Black Studies

Black Studies Minor

Learn more about this minor
There is no major available in Black Studies.

Minor Requirements: 5 courses, 20 credits

Core Requirements (2 courses, 8 credits)

Credits:

4

Description:

Introduces students to the basic concepts, literature and interdisciplinary nature of Black Studies. Provides a conceptual framework for the investigation and analysis of black history and culture as well.

Credits:

4

Description:

Introduces students to basic research techniques and methods in Black Studies including library use, identifying resources, project development, documenting sources, and writing research papers.

Electives (3 courses, 12 credits)

Choose three of the following; no more than two may be taken from any one department outside of Black Studies:

Credits:

4

Description:

Examines the history and culture of West Africa through its portrayal in literature and film. The specific countries that will be focused on are Senegal, Mali, Burkina Faso, Ghana and Nigeria. This class will also recognize the fact that borders are a modern, man-made element of the West African landscape serving to both separate people who have historically and traditionally seen themselves as connected, and to bring together people into a nation who have historically and traditionally seen themselves as distinct from one another.

Credits:

4

Description:

Using literature and film to present aspects of the African American experience in the United States. By using film and literature it is possible to present the broad range of cultural styles, regional variations, class differences, gender issues, family structures and multiple viewpoints that make up the African American experience. Through lectures and in-class presentations a historical context will be provided for each of the films or texts that are used during the semester.

Credits:

4

Description:

Introduces students to the Reconstruction era in American history, and uses Reconstruction as a bridge to look at enslavement, which preceded the era, and the issue of freedom during, and after the era. In the first half of the class students read from texts that will provide them with an understanding of slavery, emancipation and reconstruction. The second half of the class will utilize on-line collections of the Freedman's Bureau Papers to allow students to use documents to deepen their understanding of the Reconstruction era. The class will also provide a comparative approach by considering questions of citizenship in the 19th century for people of African descent in the United States, Latin America and the Caribbean. This course is identical to HST 469.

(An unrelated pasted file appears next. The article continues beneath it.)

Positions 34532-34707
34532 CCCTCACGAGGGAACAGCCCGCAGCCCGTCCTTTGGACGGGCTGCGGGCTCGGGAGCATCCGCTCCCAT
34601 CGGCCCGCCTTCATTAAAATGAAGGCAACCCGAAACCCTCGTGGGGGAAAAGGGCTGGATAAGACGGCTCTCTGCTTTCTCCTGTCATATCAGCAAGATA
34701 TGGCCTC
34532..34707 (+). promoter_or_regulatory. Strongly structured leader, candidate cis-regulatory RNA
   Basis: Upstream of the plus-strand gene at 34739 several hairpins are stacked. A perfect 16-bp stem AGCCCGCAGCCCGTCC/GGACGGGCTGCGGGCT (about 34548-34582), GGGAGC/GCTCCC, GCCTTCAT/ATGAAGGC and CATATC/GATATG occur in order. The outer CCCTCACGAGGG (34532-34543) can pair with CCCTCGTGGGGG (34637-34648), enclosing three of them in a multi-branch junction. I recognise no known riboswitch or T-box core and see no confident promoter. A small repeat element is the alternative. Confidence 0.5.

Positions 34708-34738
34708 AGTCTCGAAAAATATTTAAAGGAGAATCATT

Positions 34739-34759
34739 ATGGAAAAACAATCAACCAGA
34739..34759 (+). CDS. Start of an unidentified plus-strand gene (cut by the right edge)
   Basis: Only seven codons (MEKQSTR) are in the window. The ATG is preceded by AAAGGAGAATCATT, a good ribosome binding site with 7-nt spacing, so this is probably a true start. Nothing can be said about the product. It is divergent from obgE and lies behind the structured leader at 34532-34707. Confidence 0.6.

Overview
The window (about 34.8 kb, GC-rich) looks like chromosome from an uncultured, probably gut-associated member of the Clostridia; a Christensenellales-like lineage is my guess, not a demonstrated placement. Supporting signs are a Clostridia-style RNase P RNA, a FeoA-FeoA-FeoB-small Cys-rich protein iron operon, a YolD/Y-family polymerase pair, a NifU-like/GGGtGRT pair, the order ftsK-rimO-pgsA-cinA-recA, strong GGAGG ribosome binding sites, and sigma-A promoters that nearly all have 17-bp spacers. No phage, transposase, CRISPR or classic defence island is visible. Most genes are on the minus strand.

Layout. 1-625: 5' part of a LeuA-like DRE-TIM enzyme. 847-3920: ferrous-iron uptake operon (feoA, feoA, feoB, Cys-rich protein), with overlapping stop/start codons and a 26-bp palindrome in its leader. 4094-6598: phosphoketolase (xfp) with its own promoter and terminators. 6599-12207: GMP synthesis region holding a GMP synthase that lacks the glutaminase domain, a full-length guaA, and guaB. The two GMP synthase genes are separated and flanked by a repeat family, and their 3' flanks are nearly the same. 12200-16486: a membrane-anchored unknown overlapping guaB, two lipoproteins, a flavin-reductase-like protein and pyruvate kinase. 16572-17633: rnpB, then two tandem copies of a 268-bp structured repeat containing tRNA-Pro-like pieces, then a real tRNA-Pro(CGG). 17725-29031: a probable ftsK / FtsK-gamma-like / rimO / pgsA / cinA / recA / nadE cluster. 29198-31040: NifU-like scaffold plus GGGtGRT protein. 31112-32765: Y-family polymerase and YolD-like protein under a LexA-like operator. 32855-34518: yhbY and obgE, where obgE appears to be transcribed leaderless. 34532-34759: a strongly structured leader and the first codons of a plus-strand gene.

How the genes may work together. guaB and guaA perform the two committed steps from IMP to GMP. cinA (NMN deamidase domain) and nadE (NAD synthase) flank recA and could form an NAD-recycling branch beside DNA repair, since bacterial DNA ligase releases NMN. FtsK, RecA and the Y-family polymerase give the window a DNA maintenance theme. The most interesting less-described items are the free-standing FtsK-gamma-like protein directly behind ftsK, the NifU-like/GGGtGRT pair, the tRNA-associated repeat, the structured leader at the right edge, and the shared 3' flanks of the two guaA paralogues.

Prerequisites:

An independent study form must be submitted to the CAS Dean's Office.

Credits:

4

Description:

Independent study in Black Studies

Prerequisites:

WRI-102 or WRI-H103

Credits:

4

Description:

African-American writing from the beginning through the present. Normally offered alternate years.

Prerequisites:

GVT 110 and GVT 120

Credits:

4

Description:

The political development of Africa in colonial and post-colonial periods. Analysis of the evolution of governmental institutions includes economic, social and personal factors; political forces at work in present day Africa.

Credits:

4

Description:

Explores the history of Africa from prehistoric times to the nineteenth century to give students an introduction to African Studies and a sense of Africa's place in world history. Topics include: the Nile Valley civilizations, West African empires, the trans-Saharan trade, the slave trade, the spread and impact of Islam.

Credits:

4

Description:

Examines the history of Africa from 1800 to the present and enable students to develop an understanding of issues that affect the relationship between modern Africa and the world. Topics include: the African tradition; the impact of Islam and Christianity, abolition of the slave trade, European imperialism and colonialism, African independence movements, African nationalism, Pan Africanism.

Credits:

4

Description:

Compares and analyzes the history of race and politics in South Africa and the United States from the 17th century to the present. Examines how race as a social and ideological construct influenced and informed political conflicts over land, labor, and social relations in the two countries including slavery, segregation, apartheid, and the struggle to create racial democracies.

Credits:

4

Description:

Examines the history of Africans in the United States from their arrival in the colonies to the Civil War and the end of legal slavery. Topics examined include: the development of the slave system, African-Americans, and the Declaration of Independence, and the abolition movement.